With the coming of the New Year also comes the making of New Year’s resolutions. One of my resolutions for this year is to read about and learn about things that I am not normally familiar with. A visit with family members just a few hours into the New Year quickly fulfilled that resolution for the first time. My granddaughter enlightened me on the use of the “yardbird chicken plucker,” a machine that I knew nothing about.
Growing up on the farm years ago, we had animals of all kinds, including chickens. My mom enjoyed raising and working with chickens. She made a little extra “pin money” by selling eggs at a local auction once a week and raised a few roosters for those special Sunday dinners. Of course, before she could prepare and serve her delicious chicken and noodles, she had to kill the chicken.
She would select the unfortunate one, and with hatchet in hand, head for the woodpile and the tree stump that stood there. She would lay the chicken’s head and neck across the stump and I would hear a loud “whack”. I didn’t look! After that, she would take it to the pot of water boiling over a hot fire, dip it in and then start “plucking” feathers. It was a messy job! As I observed this entire procedure, I quietly made a vow that, if this was what I would have to do to cook a chicken dinner for my family when I grew up, they would be eating a lot of beef and pork!
Over the years, I have had very little interest in chickens and therefore, I know very little about them or the processing of them. I am just grateful that I can go to the store and pick up a package when I want to have chicken for dinner. I had no idea that there was such a thing as a “yardbird chicken plucker” available to the public or that my granddaughter had one! She raised a small flock of chickens so she could have her own eggs and meat in the freezer. My mom would be so pleased!
I learned that a “yardbird chicken plucker” requires electricity and a hose hooked up. According to the information I read, it removes a chicken’s feathers in 15 seconds. One hundred and ten (110) replaceable rubber fingers pluck the feathers while washing dirt from the skin. It takes the hassle out of backyard chicken processing. The rubber fingers are available for replacement when needed. My mom’s fingers probably felt like rubber by the time she got done plucking a chicken!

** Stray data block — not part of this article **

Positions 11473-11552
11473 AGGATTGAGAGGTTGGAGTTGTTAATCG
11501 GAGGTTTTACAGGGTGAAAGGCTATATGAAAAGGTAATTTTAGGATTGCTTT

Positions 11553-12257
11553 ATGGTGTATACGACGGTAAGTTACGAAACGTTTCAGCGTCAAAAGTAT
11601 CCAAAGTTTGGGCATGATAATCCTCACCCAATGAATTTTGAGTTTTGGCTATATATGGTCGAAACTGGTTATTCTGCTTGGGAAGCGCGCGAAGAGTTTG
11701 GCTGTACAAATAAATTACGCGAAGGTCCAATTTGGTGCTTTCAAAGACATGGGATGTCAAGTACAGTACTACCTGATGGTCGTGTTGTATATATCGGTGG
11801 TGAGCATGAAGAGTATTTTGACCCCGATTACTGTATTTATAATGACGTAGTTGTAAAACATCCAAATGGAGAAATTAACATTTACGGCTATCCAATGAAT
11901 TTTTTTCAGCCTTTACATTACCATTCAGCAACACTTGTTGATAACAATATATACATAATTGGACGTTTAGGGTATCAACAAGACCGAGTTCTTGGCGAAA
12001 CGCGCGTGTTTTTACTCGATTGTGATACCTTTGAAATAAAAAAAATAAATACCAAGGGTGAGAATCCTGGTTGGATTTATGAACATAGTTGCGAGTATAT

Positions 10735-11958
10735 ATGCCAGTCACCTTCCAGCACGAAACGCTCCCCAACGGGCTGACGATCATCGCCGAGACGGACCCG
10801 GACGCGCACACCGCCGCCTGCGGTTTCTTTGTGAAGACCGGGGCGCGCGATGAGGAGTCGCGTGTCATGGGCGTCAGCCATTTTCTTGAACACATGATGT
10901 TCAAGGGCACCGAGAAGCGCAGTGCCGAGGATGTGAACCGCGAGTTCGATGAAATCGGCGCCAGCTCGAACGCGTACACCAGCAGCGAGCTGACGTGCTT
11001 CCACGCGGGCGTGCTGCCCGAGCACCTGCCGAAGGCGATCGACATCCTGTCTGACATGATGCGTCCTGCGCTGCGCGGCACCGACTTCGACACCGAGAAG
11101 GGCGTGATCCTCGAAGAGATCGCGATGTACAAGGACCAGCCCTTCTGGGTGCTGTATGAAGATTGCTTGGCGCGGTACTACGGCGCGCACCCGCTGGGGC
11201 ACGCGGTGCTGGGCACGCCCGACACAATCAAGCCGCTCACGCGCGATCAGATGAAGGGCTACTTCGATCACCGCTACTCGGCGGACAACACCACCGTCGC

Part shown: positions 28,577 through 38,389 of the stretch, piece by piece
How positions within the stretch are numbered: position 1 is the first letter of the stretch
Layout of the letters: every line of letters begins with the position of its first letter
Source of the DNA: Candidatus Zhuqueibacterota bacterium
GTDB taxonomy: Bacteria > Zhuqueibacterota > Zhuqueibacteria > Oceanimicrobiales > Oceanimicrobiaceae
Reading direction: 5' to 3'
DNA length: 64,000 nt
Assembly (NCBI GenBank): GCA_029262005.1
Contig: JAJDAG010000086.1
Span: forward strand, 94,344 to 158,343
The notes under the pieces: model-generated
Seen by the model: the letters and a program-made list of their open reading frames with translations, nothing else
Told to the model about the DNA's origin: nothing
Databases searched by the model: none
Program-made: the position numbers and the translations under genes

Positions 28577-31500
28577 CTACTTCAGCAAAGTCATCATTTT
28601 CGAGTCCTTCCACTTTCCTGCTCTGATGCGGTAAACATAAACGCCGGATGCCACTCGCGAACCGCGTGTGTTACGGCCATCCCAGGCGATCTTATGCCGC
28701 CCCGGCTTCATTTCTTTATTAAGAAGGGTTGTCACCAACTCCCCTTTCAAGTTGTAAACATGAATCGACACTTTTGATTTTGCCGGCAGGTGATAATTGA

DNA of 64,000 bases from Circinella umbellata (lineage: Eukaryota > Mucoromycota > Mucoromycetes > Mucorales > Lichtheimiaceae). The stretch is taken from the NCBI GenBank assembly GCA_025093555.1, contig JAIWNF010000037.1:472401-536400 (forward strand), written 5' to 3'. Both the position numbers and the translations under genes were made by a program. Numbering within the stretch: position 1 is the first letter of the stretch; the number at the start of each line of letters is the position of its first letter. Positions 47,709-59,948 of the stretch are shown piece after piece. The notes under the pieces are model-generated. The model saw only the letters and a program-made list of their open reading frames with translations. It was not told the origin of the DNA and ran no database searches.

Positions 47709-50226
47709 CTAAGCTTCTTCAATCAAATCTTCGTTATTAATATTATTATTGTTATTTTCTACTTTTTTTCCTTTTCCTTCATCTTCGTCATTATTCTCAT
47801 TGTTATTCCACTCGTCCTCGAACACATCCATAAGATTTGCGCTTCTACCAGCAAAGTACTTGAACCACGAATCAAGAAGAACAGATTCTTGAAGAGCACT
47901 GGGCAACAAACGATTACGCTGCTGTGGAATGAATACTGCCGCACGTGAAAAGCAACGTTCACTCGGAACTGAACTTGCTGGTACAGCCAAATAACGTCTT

I also learned about their Silver Wyandotte rooster whose name is “Larry.” Emily informed me that he is mean, chases Daxton and “flops” him. It is said that each rooster has its own personality and temperament. There are methods suggested for mellowing out aggressive roosters and my granddaughter has been trying one of them.
She grabs Larry, clamps her arm around him and squeezes him tight against her to show him who is boss, pets him and repeats over and over, “You are going to let me love you!” I am not sure that either she or Larry is getting the message! Emily is probably going to ask me to have a “talk” with him. If so, the subject will probably be that he will be roosting in the “henhouse in Heaven” with Bernice, Henrietta and Chickaletta if he doesn’t settle down. Those are Emily’s hens who met with “fowl play” and accidents before their time.
So far, I have kept one of my New Year’s resolutions and am off to a good start on them. We are just going to have to wait and see what happens with the others! More exercise? More vegetables, less pizza and gummy bears? Careful about expressing my opinions? Some of my resolutions may not be so easy to keep!
Barb Lumley wrote this column to be published in The Circleville Herald. The views of this column may not necessarily reflect that of the newspaper.